Julz Coffey has established a strong reputation in Whanganui for her unique and lovable art. This month her work features in Red Door Gallery's February exhibition.
Called Sum of my arts, it is a retrospective with some new work included.
"I'm going to have my Somewhat Forsaken figures, some new work where I've been using old linen and also doing portraits, women's faces with collage and stitch," she says. "I've got some rust prints on fabric." Using objects she has found, Julz sprays them with vinegar to rust them on to fabric. She has also done some cyanotypes — a printing process using a chemical which produces a cyan-blue print.
Julz' work is varied and her output is prolific, encompassing a variety of styles all using recycled materials. There are books she has deconstructed then reconstructed; hand saw handles with shapes that suggest something so she paints them accordingly. Some are obviously cats' faces so that what Julz paints, and others are definitely tiki.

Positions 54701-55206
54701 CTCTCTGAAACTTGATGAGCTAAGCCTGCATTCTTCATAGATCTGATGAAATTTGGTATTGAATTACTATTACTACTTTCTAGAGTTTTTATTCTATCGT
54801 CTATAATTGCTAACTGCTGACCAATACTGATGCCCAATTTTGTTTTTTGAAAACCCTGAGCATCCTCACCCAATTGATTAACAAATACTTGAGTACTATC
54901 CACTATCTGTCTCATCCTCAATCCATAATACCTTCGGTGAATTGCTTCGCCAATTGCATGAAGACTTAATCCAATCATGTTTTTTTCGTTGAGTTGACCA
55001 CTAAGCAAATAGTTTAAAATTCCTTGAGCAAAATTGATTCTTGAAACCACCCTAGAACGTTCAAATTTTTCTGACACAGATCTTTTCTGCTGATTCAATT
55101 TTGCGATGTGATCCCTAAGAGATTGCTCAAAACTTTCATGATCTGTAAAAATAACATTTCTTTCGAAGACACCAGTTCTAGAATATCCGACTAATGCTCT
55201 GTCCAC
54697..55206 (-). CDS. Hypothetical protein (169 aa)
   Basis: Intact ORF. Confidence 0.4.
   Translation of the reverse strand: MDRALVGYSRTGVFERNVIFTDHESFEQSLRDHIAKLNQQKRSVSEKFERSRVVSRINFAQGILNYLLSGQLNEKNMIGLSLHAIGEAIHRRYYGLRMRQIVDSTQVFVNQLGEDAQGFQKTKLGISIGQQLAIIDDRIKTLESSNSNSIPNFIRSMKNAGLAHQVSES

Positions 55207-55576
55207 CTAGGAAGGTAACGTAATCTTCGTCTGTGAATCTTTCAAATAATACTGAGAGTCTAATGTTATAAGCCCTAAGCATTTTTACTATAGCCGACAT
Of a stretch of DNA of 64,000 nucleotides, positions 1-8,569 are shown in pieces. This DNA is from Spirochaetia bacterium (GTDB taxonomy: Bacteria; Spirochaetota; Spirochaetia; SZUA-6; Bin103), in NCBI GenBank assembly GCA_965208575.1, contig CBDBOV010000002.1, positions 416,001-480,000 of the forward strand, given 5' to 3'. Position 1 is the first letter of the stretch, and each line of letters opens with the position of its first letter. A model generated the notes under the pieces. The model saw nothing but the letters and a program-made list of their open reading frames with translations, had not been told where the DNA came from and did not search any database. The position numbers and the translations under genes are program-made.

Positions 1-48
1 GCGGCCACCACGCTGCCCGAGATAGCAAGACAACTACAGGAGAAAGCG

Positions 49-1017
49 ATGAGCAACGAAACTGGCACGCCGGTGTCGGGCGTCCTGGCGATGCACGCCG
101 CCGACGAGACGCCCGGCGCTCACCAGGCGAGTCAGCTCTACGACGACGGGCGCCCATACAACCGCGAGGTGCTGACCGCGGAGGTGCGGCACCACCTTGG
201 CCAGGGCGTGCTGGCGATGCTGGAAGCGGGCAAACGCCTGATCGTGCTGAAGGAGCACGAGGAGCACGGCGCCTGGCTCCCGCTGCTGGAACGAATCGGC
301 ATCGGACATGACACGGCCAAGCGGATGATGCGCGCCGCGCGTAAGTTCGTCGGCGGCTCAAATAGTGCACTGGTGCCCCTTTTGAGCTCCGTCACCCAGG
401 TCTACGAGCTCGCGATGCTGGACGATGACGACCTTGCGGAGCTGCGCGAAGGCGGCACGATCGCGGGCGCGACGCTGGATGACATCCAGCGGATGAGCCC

Captain Crunch and Rudy is a take on the old radio theme from a recent Red Door exhibition and her driftwood birds are a new addition to her repertoire. Made of driftwood and odds and ends like teaspoons, wire and discarded bits and pieces, like hammers from a piano and cream horn moulds.
"I love wire," she says.
Her work has been described as "quirky, fun, creative and a great use of forsaken things".
Julz likes to say there is nothing new under the sun, but many people see her work as quite different, regardless of her influences.
Her favourite artist is Pablo Picasso, who said, "Steal like an artist, but make it your own."
Sum of my arts runs until February 29 at Red Door Gallery in Putiki.